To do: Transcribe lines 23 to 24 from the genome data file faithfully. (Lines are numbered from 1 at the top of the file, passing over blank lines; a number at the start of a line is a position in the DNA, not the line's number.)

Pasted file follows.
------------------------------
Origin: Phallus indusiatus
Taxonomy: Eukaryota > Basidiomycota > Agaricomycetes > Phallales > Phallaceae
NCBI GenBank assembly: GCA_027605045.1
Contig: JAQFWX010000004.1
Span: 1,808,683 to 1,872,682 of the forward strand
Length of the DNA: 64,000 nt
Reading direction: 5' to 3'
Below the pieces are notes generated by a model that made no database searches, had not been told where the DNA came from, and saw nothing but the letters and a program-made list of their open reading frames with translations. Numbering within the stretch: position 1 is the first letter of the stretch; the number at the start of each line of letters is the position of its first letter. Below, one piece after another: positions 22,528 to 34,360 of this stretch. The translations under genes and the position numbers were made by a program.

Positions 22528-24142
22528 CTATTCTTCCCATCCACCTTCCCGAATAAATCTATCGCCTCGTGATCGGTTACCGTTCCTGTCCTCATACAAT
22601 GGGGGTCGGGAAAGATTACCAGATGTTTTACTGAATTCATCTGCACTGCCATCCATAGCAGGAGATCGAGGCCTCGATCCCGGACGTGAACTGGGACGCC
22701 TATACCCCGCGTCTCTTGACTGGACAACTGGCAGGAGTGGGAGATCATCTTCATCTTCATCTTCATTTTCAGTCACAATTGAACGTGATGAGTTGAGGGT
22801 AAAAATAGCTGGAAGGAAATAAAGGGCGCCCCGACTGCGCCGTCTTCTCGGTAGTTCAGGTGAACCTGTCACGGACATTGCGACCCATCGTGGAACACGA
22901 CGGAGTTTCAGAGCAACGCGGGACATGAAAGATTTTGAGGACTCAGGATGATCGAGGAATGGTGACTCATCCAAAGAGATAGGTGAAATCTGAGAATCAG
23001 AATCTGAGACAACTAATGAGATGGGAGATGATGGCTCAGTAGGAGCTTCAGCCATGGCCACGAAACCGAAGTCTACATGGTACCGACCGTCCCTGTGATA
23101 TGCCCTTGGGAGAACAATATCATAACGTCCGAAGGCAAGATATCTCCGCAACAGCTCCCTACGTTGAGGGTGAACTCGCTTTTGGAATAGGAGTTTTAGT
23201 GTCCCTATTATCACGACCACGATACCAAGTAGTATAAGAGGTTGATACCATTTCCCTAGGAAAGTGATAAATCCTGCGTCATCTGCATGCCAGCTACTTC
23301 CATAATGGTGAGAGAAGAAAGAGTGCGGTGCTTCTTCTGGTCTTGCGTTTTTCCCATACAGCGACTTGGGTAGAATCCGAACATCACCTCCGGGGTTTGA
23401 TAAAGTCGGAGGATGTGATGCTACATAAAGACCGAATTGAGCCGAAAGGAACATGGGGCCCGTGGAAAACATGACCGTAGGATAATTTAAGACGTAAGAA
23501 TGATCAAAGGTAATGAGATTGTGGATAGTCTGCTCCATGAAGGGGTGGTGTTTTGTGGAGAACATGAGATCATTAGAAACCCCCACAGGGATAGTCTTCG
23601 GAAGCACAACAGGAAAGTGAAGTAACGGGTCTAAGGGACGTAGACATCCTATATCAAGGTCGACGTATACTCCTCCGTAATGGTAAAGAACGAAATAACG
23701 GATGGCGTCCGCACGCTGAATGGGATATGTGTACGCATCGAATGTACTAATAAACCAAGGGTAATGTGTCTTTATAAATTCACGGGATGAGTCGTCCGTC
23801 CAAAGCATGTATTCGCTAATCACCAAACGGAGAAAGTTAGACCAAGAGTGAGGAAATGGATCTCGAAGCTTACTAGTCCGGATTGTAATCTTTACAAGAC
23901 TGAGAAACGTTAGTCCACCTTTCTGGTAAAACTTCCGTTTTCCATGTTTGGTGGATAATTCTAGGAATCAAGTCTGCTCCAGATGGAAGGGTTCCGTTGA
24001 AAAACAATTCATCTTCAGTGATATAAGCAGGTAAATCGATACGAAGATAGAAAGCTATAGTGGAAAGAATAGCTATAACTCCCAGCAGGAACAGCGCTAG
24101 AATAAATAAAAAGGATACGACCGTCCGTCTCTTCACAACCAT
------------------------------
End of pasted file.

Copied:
23801 CAAAGCATGTATTCGCTAATCACCAAACGGAGAAAGTTAGACCAAGAGTGAGGAAATGGATCTCGAAGCTTACTAGTCCGGATTGTAATCTTTACAAGAC
23901 TGAGAAACGTTAGTCCACCTTTCTGGTAAAACTTCCGTTTTCCATGTTTGGTGGATAATTCTAGGAATCAAGTCTGCTCCAGATGGAAGGGTTCCGTTGA